The latest in our Inspiring Women series is fashion image maker and entrepreneur Emilynn Rose; a Los Angeles-based Filipino American talent who’s worked for the industry’s leading brands and publications. But, it wasn’t always so glamorous and behind the glossy portfolio is a story of being relentless and resilient. Here, Rose tells The Daily about how she overcame adversity to make her dreams come true.
What’s your backstory?
I’m Filipino-American. I came to America from the Philippines when I was 11-years-old, and grew up in Hawthorne, California. Being from a Filipino/Asian background, my family was always pushing me to be a doctor or lawyer, but I never resonated with that type of career and I was never passionate with those curriculums in school. Growing up, my mom was a single parent, raising two kids, and working two full-time jobs, so I really had to grow up quickly, hold my own, and take care of myself. When I was 15-years-old, I was getting into a lot of trouble. My mom was pushing for me to find a hobby to put my energy into, instead of hanging out with the wrong crowd. I told her I liked taking photos of my friends on my phone (even though it was just a flip phone!) or on my cheap point and shoot camera, so she saved up all the money she could to get me my first camera, a Canon T2i, and from the moment I held that camera, I just knew I wanted to be a photographer.
What about photography did you fall in love with?
I remember watching America’s Next Top Model when I was 16-years-old. I just loved the sets and the concepts of the shoots. It was so fascinating to me. My friends and I would play dress up, and go shoot around parks, abandoned houses, or train tracks. I loved creating concepts and making them come to life. It’s so funny to think about that time of my life, because it’s kind of what I do today, just more refined.
Was fashion always a focal point for your photography?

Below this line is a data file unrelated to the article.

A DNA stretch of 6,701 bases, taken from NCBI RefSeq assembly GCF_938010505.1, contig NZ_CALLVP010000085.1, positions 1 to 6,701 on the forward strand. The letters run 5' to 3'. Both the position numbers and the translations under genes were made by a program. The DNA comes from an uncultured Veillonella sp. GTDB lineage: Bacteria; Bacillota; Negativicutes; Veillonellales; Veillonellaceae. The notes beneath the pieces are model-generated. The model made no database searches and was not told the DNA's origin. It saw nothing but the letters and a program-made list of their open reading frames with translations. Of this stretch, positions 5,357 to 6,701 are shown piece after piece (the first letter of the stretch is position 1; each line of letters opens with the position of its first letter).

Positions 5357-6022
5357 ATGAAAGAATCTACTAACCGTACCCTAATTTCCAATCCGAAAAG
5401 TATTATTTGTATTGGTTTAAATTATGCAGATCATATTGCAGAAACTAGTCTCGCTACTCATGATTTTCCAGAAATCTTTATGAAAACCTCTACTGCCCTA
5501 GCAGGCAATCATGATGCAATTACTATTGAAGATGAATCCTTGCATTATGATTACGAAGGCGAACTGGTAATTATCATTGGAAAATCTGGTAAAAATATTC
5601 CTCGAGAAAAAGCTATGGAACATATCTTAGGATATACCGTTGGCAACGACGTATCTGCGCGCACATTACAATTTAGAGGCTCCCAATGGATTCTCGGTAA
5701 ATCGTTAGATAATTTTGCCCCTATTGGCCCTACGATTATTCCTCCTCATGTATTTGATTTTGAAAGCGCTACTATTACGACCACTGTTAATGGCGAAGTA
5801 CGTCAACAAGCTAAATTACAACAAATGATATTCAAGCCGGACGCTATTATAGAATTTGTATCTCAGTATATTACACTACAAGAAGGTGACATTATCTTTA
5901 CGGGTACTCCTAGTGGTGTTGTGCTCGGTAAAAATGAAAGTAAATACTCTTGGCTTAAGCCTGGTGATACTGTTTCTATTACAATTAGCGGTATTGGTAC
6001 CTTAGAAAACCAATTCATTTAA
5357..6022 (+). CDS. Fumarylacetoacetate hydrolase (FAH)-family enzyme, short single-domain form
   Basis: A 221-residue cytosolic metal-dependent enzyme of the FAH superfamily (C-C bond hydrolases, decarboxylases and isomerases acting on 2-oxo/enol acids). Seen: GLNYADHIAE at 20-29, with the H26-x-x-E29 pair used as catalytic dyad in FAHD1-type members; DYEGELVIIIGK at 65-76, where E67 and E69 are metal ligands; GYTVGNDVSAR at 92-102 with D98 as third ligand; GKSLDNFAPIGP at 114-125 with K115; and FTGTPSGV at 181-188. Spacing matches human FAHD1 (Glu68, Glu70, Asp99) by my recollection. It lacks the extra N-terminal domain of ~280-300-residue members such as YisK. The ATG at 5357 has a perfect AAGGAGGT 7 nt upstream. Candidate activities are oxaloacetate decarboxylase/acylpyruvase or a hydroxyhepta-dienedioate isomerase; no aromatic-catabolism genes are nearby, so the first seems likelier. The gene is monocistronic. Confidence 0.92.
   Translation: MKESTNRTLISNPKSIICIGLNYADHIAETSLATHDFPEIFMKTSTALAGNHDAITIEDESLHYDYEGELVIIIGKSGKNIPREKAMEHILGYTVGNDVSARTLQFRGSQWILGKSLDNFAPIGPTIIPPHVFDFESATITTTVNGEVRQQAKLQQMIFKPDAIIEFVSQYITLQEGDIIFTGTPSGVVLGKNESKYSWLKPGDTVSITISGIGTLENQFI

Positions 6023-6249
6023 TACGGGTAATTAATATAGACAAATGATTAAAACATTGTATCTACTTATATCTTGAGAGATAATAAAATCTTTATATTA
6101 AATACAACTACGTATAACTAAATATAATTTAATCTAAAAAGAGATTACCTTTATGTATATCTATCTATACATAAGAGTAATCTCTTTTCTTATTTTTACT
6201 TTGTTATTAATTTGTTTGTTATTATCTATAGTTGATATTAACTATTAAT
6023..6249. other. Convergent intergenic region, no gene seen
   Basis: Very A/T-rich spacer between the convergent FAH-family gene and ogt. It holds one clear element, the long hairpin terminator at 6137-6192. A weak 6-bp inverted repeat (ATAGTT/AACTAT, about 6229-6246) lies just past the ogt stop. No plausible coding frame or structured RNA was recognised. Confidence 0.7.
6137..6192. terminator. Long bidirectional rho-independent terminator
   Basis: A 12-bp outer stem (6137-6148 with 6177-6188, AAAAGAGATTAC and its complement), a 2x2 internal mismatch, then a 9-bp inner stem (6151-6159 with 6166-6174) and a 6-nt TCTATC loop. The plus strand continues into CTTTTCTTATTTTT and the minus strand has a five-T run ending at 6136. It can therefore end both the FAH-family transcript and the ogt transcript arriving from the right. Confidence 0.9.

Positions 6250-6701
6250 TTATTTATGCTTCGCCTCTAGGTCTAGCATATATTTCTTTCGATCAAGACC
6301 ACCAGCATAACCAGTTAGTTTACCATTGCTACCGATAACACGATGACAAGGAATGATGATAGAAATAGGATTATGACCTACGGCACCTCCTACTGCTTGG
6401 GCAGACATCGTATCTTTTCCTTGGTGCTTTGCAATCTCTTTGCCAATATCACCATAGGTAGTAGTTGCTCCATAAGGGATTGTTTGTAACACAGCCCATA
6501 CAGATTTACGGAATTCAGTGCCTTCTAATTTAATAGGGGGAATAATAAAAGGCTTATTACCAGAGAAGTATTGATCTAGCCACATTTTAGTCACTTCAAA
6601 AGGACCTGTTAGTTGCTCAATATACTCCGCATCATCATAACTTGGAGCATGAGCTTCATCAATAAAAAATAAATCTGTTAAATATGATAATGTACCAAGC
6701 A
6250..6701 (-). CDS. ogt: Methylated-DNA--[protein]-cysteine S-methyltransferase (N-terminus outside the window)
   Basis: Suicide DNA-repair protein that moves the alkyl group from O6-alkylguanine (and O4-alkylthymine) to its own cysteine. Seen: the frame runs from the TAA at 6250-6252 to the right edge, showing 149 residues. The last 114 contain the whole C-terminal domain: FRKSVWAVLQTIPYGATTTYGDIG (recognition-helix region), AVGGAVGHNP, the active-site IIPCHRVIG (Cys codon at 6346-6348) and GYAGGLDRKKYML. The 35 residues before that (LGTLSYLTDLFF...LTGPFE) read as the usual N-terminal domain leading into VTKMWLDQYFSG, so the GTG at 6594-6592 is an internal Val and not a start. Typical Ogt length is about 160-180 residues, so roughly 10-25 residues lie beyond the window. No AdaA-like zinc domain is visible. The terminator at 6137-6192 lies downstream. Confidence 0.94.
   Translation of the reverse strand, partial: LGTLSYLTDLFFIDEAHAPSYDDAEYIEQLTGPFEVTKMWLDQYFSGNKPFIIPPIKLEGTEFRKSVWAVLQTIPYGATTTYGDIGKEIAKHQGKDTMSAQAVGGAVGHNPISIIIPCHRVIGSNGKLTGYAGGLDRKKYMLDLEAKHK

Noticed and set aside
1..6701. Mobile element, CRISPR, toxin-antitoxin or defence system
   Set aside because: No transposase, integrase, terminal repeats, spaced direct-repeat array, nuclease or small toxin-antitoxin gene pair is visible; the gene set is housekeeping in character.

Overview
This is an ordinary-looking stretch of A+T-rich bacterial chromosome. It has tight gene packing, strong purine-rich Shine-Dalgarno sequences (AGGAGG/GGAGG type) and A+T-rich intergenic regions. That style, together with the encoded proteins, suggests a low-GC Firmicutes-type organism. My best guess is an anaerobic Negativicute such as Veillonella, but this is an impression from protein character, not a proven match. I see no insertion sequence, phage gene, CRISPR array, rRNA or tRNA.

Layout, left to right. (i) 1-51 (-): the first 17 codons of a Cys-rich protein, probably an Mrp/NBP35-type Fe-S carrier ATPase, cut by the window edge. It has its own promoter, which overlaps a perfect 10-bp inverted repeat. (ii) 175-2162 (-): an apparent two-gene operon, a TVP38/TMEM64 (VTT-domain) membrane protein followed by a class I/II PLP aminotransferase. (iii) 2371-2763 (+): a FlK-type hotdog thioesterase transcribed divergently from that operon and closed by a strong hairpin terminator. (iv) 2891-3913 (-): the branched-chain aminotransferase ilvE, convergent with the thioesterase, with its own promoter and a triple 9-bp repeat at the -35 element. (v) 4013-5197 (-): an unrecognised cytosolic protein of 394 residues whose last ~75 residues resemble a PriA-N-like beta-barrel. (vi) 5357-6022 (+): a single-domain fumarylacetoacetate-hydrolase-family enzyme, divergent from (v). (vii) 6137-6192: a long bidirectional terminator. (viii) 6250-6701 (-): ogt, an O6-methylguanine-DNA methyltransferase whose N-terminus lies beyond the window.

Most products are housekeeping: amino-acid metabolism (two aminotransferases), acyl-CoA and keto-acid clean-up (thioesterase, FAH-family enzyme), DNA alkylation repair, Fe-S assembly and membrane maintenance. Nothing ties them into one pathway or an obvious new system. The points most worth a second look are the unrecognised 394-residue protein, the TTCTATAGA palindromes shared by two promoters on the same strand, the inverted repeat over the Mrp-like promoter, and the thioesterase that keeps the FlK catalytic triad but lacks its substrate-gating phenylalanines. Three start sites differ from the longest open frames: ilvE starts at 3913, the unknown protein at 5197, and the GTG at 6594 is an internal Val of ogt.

Yes, fashion has always been my direction, but in the past two years, I’ve been loving beauty too.
You moved to L.A. at a young age, opting out of college, to pursue your passion. What did you learn from that?
Moving out at 19-years-old to pursue my passion taught me about responsibilities and hard work. It taught me how to survive on my own, and that if I gave up, my only option would to move back home and get a regular job—which I wasn’t willing to do. I only had one plan, which is to become a successful photographer. There was no plan B! It was insanely hard. I was barely making ends meet and my car would break down all the time, but it was also a time that really pushed me to focus on photography, networking, and building my portfolio, as well as growing as a photographer. I would watch endless YouTube videos on editing and lighting techniques and study the industry. I couldn’t afford to go to college, so this was the next best option!
Are there any mentors that have helped you get to where you are today?
My mentor, Luis Trujillo, has been a big part of my journey. I met him when I was 16-years-old, while he was doing a photo shoot in Venice Beach. I went up to him and asked him if I could assist him and he told me to email him. At first he said no, because I was too young, but I was persistent and he finally let me intern for him. Assisting him was the first time I’ve ever been on a real set with hair, makeup, styling, and lights. It was such a rush! He taught me all the fundamentals of photography, and to believe in myself and focus on my dreams. Even ’til this day, he has my back and whenever I need advice, he’s there for me. I am so grateful to have him in my life, 10 years later.
Your photography is inspired by women empowerment, and highlighting the ways in which women can be equally powerful and feminine. How do you showcase that through your work?